SBD/Issue 135/Sports & Society

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  • Selig Lauded For His Progress In Advancement Of Minorities

    Report Credits Selig With Making
    Progress In Minority Hiring
    Dr. Richard Lapchick of the Institute for Diversity & Ethics in Sport at the Univ. of Central Florida has released his MLB Racial & Gender Report Card, which found that three people of color and 16 women had minority share holdings of MLB teams, the smallest number of people of color among MLB, the NBA and the NFL and second most for women. Twenty-nine percent of MLB’s central office employees were people of color, a close second to the NBA’s 30%, while 25% of central office employees at the senior exec level were people of color. Women occupied 22.5% of the senior level positions. At the team level, 11% of VPs were people of color and 14% were women. MLB had the most Latino and Asian VPs in the pro sports covered in the report. MLB had two GM’s who are people of color — the fewest among the big three leagues. Among men’s leagues, MLB had the best record for people of color and the worst for women in the rank of senior administrators. The 9% total of African-American players was the lowest percentage since the report was first published in the mid-80s. In addition, 26% of players were Latino and 2% were Asian (Univ. of Central Florida).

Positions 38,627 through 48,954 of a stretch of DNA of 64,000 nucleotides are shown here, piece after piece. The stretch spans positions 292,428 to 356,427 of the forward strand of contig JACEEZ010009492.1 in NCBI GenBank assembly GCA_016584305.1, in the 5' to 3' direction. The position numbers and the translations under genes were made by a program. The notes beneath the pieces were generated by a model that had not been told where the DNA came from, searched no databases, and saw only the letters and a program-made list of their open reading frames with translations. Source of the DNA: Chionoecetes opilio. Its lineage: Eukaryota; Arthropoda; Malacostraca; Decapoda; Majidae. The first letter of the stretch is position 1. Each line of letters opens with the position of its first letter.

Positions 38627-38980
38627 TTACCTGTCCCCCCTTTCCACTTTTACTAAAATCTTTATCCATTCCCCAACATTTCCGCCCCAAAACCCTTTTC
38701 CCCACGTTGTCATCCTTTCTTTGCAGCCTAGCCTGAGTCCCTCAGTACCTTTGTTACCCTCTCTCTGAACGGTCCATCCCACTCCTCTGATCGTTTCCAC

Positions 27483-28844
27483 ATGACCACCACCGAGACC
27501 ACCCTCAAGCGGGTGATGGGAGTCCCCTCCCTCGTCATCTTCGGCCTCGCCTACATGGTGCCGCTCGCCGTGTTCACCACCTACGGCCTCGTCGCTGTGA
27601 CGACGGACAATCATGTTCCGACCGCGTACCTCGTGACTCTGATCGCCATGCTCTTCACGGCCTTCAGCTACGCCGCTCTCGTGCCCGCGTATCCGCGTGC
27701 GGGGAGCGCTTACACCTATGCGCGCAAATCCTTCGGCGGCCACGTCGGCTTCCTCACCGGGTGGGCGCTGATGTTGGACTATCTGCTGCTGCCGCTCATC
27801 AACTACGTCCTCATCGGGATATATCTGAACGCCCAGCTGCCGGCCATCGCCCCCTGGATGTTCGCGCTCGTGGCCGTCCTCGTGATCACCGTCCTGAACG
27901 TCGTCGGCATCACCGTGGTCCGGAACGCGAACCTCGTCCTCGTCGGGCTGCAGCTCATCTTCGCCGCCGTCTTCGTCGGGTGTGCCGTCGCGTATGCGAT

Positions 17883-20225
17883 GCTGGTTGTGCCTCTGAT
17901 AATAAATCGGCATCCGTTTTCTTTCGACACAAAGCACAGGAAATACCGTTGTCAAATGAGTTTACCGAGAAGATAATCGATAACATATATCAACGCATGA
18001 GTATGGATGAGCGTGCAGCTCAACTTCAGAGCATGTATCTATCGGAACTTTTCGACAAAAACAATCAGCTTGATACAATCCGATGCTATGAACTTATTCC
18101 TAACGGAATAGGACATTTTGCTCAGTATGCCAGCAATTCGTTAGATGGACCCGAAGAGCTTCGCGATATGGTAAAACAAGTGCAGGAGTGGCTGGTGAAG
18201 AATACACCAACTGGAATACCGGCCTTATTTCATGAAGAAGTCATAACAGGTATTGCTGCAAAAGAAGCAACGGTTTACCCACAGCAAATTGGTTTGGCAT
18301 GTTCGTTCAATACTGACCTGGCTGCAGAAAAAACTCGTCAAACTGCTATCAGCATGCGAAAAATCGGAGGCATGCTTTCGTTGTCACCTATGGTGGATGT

END RESULT? In Philadelphia, Claire Smith notes the report credited MLB Commissioner Bud Selig “for overseeing ‘significant progress’ in hiring and historic strides in ownership by minorities and women” (PHILADELPHIA INQUIRER, 4/7). In Baltimore, Dan Connolly reports for the first time “in four-plus decades, the Orioles’ Opening Day roster had no black players from the [U.S.].” Nationals manager Frank Robinson: “Latinos, opposed to African-Americans, are just the opposite now (in terms of numbers) than it was, say, 10 years ago. I don’t think that’s good, but what are you going to do?” (Baltimore SUN, 4/7).

    Print | Tags: Baltimore Orioles, Baseball, MLB, NBA, Sports in Society, Washington Nationals
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